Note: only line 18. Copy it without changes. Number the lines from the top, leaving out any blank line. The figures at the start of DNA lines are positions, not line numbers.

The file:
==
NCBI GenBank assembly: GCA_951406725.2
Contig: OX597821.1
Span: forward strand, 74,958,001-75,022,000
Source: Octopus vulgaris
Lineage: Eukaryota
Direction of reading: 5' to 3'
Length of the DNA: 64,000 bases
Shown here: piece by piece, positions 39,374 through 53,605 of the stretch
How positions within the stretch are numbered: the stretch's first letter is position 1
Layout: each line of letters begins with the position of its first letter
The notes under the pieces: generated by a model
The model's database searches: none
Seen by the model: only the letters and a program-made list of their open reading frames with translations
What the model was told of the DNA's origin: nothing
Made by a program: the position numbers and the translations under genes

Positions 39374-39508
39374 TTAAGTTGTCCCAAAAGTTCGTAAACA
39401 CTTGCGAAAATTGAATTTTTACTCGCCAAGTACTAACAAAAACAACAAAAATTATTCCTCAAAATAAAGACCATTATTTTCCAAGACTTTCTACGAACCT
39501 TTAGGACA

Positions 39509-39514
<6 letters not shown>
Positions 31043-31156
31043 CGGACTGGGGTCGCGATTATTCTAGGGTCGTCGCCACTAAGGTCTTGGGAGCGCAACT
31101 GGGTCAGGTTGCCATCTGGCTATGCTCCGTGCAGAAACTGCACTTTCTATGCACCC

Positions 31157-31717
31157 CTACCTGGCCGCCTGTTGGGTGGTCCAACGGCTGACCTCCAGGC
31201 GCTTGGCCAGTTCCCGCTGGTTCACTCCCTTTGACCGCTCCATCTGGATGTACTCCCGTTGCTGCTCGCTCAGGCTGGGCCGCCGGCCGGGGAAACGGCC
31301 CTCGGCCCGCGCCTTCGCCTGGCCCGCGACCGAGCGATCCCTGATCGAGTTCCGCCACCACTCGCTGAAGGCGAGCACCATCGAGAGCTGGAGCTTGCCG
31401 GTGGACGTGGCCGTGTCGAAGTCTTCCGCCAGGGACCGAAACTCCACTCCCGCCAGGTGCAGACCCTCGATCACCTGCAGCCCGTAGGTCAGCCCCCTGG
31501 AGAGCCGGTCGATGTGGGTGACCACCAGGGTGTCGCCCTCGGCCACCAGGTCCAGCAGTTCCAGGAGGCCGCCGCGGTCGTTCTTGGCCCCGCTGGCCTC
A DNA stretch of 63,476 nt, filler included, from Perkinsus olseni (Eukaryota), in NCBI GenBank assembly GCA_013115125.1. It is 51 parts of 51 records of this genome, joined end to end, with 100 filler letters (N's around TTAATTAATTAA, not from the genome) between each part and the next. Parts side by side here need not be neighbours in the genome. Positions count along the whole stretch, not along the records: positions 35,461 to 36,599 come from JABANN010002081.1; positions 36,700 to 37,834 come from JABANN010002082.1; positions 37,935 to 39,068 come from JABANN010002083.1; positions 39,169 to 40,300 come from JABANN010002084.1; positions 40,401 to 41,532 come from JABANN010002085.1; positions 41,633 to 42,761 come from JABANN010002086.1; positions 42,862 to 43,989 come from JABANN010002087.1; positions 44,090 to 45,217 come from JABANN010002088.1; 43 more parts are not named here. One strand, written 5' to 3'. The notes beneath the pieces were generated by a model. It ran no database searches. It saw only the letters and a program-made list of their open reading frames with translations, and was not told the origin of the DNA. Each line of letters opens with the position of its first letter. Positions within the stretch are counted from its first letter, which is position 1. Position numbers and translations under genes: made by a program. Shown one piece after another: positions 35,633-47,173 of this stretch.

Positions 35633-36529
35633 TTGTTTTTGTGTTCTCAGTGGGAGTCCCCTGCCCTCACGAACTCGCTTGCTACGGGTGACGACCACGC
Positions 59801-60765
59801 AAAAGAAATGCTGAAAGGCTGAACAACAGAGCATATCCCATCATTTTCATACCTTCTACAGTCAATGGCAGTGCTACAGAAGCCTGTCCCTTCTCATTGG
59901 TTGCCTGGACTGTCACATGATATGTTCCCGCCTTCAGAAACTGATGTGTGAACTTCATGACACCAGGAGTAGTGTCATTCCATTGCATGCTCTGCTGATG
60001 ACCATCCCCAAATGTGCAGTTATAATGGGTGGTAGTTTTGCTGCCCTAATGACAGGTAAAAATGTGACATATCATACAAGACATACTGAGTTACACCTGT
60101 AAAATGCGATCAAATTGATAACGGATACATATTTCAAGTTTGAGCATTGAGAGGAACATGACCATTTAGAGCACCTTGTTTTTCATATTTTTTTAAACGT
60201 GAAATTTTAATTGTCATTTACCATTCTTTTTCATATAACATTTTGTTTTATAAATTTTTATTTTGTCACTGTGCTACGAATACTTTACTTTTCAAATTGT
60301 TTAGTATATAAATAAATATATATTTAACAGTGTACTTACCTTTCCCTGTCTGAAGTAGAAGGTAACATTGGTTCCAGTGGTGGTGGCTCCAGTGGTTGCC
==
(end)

39401 CTTGCGAAAATTGAATTTTTACTCGCCAAGTACTAACAAAAACAACAAAAATTATTCCTCAAAATAAAGACCATTATTTTCCAAGACTTTCTACGAACCT